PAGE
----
The wonderful Chloe Angyal is writing in New York Magazine about engagement rings, and the conspicuous showing-off of said rings on Facebook. I admit: I am a sucker for jewelry, so I actually don’t hate the engagement ring shots. That said, I don’t like engagement rings very much — or at least not the giant sparkly diamond kind. My objections are both political and aesthetic. You have to be living in a cave to not know just how evil the diamond industry is, and while conflict-free diamonds do exist, the cultural tying of “diamond” and “engagement” is a huge part of what drives the diamond market. And maybe it came from working at a law firm for so many years, but the look of all of those giant engagement rings was just… boring. They all look the same to me. But then I don’t think the tradition of exchanging wedding rings is a bad one. A token or symbol of commitment tied to a ritual is great. And a cool piece of jewelry? Sign me up — especially for some of the absolutely beautiful heirloom, antique or non-diamond rings that a few pals have procured. But the engagement, with only the woman wearing a ring and the attendant sense that she has accomplished something by getting a guy to ask her to marry him feels a bit weird. Not to mention the ownership/investment symbolism. Continue reading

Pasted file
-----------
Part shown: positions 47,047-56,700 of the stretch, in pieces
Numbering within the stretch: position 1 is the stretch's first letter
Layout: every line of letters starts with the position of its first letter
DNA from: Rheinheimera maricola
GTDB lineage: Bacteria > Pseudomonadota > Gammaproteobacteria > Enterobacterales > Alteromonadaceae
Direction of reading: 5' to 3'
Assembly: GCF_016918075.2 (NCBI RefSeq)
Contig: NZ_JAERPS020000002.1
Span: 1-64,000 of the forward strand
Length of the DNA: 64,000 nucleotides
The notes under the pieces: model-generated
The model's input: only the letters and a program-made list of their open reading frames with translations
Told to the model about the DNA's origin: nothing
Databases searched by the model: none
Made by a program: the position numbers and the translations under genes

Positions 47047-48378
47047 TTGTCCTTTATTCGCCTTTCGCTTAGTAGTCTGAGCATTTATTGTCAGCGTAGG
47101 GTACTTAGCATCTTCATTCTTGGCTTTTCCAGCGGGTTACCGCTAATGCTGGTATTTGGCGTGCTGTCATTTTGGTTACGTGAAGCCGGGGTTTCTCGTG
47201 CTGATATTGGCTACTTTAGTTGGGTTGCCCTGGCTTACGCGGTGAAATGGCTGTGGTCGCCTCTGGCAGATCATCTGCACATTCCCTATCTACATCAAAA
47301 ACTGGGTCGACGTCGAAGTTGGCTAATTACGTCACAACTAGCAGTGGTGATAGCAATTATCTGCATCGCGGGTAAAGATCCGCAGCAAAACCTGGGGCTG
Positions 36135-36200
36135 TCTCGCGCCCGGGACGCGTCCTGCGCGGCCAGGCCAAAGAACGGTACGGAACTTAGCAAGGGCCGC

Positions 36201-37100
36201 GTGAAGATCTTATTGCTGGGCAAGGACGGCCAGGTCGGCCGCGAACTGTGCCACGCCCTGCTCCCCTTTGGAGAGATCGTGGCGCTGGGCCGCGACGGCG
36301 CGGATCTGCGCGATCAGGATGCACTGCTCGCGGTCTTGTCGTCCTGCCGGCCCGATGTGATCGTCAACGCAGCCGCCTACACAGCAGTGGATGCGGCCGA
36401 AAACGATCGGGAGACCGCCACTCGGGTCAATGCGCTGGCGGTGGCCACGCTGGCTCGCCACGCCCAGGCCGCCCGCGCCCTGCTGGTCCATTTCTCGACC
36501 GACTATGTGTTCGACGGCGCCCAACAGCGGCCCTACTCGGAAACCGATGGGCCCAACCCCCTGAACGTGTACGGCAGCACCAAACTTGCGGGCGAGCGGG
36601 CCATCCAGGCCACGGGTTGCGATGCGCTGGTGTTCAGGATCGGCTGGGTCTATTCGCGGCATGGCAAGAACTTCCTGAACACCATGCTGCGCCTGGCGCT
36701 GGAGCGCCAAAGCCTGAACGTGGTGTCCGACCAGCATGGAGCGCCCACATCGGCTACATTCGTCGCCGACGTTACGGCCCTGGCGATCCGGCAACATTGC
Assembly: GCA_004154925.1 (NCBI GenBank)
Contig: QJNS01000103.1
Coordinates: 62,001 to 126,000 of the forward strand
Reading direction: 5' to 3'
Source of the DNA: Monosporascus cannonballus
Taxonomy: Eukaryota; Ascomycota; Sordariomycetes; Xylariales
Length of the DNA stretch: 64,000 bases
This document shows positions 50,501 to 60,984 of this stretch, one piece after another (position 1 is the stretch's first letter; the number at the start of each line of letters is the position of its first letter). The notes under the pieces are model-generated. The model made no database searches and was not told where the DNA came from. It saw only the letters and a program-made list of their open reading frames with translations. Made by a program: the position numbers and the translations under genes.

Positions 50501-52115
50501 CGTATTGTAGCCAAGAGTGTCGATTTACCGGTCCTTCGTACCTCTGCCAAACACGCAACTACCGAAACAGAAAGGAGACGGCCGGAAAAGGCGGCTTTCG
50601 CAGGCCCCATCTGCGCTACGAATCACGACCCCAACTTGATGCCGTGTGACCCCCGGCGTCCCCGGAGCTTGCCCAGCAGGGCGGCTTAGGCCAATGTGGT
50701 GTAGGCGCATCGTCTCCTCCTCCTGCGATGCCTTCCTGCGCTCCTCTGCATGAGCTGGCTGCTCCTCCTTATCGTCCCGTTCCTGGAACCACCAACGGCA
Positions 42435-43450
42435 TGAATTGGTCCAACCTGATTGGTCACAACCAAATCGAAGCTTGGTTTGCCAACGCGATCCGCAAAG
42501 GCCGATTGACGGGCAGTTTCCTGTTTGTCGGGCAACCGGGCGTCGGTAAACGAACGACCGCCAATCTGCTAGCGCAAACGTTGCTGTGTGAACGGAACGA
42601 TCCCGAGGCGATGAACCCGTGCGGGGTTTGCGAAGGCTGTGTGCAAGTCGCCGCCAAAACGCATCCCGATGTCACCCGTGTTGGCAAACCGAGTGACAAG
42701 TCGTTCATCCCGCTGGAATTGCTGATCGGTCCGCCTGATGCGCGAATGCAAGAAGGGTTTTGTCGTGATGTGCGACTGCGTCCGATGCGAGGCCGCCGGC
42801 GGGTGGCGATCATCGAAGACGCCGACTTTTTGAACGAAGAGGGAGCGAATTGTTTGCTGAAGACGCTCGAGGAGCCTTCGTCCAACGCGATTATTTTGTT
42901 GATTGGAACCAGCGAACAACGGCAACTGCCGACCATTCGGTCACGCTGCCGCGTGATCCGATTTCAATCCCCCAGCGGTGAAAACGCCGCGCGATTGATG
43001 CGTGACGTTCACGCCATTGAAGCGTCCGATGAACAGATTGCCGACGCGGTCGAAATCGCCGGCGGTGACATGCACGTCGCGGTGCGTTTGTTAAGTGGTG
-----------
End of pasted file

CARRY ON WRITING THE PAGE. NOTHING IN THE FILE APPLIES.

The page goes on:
Just look at the evil that homosexuality has wrought: He may look innocent wrapped in a blanket and wearing a little cap,* but we must remember that this is the child of homosexuals. Therefore, he deserves fewer protections and rights … Continue reading
Word. Dr. Schlessinger knows what’s up: Always, always make sure that you at least get a free dinner out of it (although she prefers a cool 50 herself — so much easier). “Now it is difficult to find the male … Continue reading
For all the traditional marriage defenders, consider this: Traditionally, marriage was an economic transaction. In many places in the world, it still is. And the most valuable female partners are often going to be extremely young, so that they have … Continue reading
Every week I feel like I read something that I want to christen “dumbest column ever.” It’s only Tuesday and already we have a winner. Star Parker tells us how Mary Cheney is a fool for wanting to get married, … Continue reading